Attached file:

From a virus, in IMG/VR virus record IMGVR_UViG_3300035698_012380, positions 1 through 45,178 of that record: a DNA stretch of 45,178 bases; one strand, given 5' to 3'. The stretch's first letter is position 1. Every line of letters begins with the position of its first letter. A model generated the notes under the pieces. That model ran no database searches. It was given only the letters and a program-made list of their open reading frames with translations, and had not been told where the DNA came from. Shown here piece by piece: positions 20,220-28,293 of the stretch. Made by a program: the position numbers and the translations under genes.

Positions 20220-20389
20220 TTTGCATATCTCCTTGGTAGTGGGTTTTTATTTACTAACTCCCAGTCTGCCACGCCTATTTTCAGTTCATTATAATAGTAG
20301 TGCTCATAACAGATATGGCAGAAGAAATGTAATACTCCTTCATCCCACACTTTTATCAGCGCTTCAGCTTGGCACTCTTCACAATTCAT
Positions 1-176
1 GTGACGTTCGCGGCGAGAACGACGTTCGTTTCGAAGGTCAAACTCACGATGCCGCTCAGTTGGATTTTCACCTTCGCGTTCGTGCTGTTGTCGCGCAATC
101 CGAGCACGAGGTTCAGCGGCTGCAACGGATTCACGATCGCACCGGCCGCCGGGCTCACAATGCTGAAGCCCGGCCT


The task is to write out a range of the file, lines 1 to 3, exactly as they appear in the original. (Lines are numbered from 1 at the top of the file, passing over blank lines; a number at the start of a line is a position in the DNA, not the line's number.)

From a virus, in IMG/VR virus record IMGVR_UViG_3300035698_012380, positions 1 through 45,178 of that record: a DNA stretch of 45,178 bases; one strand, given 5' to 3'. The stretch's first letter is position 1. Every line of letters begins with the position of its first letter. A model generated the notes under the pieces. That model ran no database searches. It was given only the letters and a program-made list of their open reading frames with translations, and had not been told where the DNA came from. Shown here piece by piece: positions 20,220-28,293 of the stretch. Made by a program: the position numbers and the translations under genes.

Positions 20220-20389
20220 TTTGCATATCTCCTTGGTAGTGGGTTTTTATTTACTAACTCCCAGTCTGCCACGCCTATTTTCAGTTCATTATAATAGTAG